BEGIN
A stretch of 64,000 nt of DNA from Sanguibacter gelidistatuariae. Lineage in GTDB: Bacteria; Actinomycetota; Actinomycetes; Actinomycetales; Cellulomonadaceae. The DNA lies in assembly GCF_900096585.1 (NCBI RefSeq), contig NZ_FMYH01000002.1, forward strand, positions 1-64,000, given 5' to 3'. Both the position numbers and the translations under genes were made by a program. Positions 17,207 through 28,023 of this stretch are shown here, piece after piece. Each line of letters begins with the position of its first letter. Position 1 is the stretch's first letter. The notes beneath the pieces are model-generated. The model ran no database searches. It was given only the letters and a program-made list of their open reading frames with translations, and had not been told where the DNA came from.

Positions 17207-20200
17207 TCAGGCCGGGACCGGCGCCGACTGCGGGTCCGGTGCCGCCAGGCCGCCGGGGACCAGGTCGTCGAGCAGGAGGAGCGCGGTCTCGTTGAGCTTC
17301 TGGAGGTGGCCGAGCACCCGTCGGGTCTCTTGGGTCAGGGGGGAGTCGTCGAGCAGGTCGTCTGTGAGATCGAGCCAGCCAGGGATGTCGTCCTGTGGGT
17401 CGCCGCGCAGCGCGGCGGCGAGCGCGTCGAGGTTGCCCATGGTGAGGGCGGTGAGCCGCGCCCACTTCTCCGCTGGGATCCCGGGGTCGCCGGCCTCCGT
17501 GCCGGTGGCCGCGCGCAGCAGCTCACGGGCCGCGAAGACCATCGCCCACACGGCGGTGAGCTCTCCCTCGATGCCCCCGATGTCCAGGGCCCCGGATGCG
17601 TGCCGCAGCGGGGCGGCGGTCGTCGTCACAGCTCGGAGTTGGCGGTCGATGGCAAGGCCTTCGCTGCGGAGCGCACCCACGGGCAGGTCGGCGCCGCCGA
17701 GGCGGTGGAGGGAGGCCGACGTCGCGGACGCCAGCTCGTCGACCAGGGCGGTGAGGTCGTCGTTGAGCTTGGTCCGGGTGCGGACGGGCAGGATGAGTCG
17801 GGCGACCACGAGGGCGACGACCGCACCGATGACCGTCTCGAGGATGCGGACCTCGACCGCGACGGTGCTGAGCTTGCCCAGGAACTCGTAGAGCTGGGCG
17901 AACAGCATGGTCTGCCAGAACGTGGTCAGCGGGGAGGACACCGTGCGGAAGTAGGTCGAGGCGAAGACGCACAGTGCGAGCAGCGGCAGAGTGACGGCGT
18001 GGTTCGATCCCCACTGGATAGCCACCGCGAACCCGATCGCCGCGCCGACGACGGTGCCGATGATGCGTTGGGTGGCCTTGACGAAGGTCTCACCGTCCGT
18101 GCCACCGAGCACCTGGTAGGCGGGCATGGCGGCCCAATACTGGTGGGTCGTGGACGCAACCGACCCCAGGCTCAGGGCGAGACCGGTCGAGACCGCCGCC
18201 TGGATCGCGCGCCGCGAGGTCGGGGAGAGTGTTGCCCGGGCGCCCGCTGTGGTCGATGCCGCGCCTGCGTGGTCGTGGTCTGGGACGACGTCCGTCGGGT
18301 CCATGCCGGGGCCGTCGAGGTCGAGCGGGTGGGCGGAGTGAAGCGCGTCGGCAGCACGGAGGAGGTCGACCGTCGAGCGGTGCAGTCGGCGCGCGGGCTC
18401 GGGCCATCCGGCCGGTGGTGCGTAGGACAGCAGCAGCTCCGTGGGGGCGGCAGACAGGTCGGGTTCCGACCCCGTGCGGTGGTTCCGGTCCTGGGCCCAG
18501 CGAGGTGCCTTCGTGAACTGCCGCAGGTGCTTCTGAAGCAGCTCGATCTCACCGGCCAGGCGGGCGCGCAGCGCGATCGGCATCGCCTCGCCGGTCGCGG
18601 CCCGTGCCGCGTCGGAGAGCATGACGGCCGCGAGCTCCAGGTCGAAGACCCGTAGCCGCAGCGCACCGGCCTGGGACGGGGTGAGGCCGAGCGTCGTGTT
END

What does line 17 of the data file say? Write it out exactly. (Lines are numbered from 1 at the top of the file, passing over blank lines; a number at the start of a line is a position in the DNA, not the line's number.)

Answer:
18601 CCCGTGCCGCGTCGGAGAGCATGACGGCCGCGAGCTCCAGGTCGAAGACCCGTAGCCGCAGCGCACCGGCCTGGGACGGGGTGAGGCCGAGCGTCGTGTT